- The Washington Times
Thursday, June 16, 2022

Revitalizing a downtown emptied of office workers by the pandemic has emerged as a key issue in the contest between District Mayor Muriel Bowser and the three challengers looking to unseat the incumbent in Tuesday’s Democratic Party primary.

Ms. Bowser, who is running for a third term, said the pandemic inspired her administration to look at different ways to use city spaces and attract more people back to the city.

“That’s what this election is about. It’s about D.C.’s comeback and who do you trust to lead it,” Ms. Bowser said during a recent mayoral debate at Georgetown University.

Ms. Bowser is favored Tuesday against her opponents, Robert White and Trayon White Sr. (unrelated), both members of the D.C. Council, and James Butler, a community activist.

But Robert White, an at-large council member, cited polling this week indicating he has closed some of the gap on the incumbent. The candidate’s poll shows he is within striking distance of the mayor as the campaign winds down to its final days.

The Lake Research Partners poll had Ms. Bowser at 41%, Robert White had 37%, Trayon White at 6% and 15% of voters undecided.

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The poll contrasts sharply with a February Washington Post poll that had Ms. Bowser well ahead of the rest of the candidates with 47% of support. Robert White had 19% while Trayon White had 17%.

The survey polled 579 registered District Democrats and had an error margin of +/-5%. 

At the Georgetown forum earlier this month, Robert White said the focus should be on reimagining what the downtown should offer, adding that the pre-pandemic reality is “unlikely to return.”

Mr. White said he would convert office spaces into affordable housing units, increase bike and bus-only lanes, and provide indoor and outdoor workspaces to promote telework options.

The District, which moved aggressively to shut down schools and workplaces during the pandemic, in February hit a record level of office vacancy in its downtown with 9.7 million square feet going unoccupied, according to DowntownDC Business Improvement District.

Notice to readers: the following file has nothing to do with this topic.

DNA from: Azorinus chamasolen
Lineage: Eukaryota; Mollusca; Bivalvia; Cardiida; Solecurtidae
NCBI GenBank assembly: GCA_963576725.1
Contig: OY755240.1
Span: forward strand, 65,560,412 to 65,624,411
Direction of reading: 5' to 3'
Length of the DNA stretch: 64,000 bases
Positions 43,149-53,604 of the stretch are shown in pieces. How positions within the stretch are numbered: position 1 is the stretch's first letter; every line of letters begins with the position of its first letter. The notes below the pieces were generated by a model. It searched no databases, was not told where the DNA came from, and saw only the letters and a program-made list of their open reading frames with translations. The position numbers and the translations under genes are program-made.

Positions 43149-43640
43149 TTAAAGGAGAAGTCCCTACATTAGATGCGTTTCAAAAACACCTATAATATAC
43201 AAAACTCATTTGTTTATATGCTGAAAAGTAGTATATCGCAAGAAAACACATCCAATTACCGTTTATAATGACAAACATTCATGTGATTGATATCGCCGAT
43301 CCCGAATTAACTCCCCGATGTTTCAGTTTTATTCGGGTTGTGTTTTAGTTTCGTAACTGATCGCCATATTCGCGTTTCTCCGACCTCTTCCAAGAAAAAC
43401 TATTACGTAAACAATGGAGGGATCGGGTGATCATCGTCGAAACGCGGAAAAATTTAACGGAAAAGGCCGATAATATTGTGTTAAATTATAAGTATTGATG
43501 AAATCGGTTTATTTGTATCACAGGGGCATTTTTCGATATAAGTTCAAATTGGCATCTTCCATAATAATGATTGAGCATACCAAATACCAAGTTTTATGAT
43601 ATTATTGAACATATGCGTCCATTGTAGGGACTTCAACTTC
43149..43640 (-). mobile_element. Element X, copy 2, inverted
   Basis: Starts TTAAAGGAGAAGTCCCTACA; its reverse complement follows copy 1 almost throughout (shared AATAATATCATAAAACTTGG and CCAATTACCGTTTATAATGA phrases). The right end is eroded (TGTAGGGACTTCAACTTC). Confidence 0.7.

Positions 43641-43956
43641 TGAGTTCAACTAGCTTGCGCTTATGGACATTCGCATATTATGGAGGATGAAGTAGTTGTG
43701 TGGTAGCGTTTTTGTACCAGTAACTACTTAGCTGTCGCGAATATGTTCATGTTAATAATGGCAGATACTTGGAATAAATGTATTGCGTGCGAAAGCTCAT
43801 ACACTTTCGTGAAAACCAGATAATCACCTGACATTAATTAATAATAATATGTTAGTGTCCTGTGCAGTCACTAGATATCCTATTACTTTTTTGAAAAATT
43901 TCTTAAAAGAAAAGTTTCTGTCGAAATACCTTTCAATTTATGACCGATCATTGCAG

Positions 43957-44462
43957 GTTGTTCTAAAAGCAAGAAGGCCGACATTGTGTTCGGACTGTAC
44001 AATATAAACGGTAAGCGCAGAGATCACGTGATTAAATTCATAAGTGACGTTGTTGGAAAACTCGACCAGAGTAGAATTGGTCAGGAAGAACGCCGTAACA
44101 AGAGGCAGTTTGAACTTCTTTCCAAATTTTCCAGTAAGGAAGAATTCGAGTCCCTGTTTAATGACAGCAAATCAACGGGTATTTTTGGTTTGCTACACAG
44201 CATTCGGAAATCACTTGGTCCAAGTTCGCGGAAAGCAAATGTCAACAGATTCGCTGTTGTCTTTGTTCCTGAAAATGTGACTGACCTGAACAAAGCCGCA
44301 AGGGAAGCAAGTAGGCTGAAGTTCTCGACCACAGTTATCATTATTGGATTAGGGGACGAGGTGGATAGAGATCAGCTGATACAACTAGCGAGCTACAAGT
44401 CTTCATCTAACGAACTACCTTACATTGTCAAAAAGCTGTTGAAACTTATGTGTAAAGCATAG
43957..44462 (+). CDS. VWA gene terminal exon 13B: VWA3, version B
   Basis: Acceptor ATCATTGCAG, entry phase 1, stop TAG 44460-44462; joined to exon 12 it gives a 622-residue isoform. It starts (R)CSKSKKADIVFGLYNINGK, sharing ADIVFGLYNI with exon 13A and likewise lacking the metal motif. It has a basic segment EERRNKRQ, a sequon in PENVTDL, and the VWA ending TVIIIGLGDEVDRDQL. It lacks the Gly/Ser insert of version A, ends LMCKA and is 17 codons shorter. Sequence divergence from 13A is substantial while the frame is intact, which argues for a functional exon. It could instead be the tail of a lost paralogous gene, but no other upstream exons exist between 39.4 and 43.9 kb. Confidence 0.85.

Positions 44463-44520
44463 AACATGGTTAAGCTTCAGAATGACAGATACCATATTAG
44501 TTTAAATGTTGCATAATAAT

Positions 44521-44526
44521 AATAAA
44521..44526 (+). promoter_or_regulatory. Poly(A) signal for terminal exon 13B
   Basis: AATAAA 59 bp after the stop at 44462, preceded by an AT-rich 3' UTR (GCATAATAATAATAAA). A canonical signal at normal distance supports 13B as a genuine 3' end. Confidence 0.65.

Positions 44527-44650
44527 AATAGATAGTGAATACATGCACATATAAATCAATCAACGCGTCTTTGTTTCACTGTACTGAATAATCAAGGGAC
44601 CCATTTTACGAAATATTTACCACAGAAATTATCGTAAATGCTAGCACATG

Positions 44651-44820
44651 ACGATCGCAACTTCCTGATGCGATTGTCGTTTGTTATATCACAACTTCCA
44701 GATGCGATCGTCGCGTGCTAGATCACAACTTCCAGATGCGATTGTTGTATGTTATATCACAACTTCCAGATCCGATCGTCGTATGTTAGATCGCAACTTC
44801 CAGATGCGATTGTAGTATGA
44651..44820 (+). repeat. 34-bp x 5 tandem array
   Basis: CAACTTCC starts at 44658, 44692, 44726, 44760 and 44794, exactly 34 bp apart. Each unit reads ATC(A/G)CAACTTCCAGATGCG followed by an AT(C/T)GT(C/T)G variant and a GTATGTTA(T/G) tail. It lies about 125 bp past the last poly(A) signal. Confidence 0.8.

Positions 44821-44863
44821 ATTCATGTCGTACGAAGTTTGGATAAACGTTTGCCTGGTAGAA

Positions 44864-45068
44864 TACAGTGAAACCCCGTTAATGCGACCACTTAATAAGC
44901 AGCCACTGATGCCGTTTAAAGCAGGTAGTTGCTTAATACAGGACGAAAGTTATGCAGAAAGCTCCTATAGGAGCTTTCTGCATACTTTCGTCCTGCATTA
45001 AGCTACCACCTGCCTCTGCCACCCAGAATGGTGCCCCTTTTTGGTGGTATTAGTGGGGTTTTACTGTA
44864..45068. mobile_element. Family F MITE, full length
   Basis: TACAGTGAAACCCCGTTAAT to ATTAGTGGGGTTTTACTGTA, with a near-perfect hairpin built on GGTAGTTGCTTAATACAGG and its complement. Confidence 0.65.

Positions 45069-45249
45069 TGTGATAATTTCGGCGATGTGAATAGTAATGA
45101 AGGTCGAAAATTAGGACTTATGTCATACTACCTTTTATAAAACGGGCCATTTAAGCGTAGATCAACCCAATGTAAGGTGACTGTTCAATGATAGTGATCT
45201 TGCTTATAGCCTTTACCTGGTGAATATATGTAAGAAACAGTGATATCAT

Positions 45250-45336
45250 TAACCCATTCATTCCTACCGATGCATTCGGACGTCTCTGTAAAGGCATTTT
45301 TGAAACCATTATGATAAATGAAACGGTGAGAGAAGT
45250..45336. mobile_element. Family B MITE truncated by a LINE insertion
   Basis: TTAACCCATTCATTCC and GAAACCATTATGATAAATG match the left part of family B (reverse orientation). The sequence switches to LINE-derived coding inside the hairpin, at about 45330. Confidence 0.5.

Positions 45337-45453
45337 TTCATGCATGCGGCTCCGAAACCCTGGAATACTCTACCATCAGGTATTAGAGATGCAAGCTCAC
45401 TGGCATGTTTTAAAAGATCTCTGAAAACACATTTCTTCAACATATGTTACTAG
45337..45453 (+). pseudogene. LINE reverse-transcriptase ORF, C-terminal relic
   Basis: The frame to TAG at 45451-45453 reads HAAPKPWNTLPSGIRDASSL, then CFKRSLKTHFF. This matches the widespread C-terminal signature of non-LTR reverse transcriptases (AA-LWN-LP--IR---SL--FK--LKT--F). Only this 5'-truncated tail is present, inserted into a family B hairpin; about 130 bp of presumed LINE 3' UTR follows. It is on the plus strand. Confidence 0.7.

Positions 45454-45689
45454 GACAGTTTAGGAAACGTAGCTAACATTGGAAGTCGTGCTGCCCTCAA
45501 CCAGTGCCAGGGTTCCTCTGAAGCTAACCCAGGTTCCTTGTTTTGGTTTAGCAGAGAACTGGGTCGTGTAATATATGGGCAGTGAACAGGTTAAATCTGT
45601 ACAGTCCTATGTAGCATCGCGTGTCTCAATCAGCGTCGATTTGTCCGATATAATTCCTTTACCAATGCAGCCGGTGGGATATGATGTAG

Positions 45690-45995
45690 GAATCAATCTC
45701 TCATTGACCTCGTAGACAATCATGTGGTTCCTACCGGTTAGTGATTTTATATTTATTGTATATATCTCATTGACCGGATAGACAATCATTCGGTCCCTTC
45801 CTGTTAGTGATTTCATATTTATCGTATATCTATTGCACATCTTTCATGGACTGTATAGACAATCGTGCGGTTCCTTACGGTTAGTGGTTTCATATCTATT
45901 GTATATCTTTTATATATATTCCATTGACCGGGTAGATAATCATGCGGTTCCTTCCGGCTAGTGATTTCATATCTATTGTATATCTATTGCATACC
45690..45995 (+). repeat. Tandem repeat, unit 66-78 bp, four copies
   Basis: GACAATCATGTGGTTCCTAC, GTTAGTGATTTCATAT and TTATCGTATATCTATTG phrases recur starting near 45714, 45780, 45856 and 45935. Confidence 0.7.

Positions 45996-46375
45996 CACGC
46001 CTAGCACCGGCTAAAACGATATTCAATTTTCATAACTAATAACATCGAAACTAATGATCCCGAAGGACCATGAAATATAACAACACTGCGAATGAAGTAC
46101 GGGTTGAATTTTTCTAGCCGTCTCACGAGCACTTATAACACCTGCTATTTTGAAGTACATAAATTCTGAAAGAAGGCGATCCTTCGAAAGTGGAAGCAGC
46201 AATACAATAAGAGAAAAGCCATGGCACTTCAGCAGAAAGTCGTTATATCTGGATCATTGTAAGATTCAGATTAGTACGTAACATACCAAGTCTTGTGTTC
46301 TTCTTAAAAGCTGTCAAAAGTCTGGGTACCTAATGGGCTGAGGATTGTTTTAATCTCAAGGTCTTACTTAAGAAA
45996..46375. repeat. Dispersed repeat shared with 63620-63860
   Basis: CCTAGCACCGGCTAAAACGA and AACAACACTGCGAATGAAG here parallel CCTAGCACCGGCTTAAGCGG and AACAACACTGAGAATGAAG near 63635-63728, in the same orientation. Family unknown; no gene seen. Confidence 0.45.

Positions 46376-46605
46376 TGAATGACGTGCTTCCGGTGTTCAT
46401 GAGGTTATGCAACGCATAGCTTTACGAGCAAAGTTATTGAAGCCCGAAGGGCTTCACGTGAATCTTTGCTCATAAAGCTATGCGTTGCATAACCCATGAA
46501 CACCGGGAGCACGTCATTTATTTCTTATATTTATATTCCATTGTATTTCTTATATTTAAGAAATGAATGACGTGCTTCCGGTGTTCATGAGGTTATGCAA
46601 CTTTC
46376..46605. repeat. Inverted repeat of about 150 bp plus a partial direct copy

Economic activity in the downtown area is also only at 52% of pre-pandemic levels, according to the report.

Ms. Bowser said her plans include working with the business community to attract more employers focused on tech, medical and health industries, while also inviting more housing developers to the downtown area.

The mayor also said she wants to transform older office buildings into new housing and public spaces into parks, “streateries,” and bike lanes. 

Both Robert White and Trayon White, Ward 8’s representative on the Council since 2017, were critical at the Georgetown forum of Ms. Bowser’s push to restore police funds to address the rise in violent crime in the city.

“It is a shame that in the District of Columbia, we cannot find a way to stand up and say to our communities that we can’t protect you with things more than police,” Robert White said.

The four Democrats will square off in the city’s primary election Tuesday, with the winner advancing to a November general election that is largely a formality, given the edge Democrats hold over Republicans in the District.

• Mica Soellner can be reached at msoellner@washingtontimes.com.

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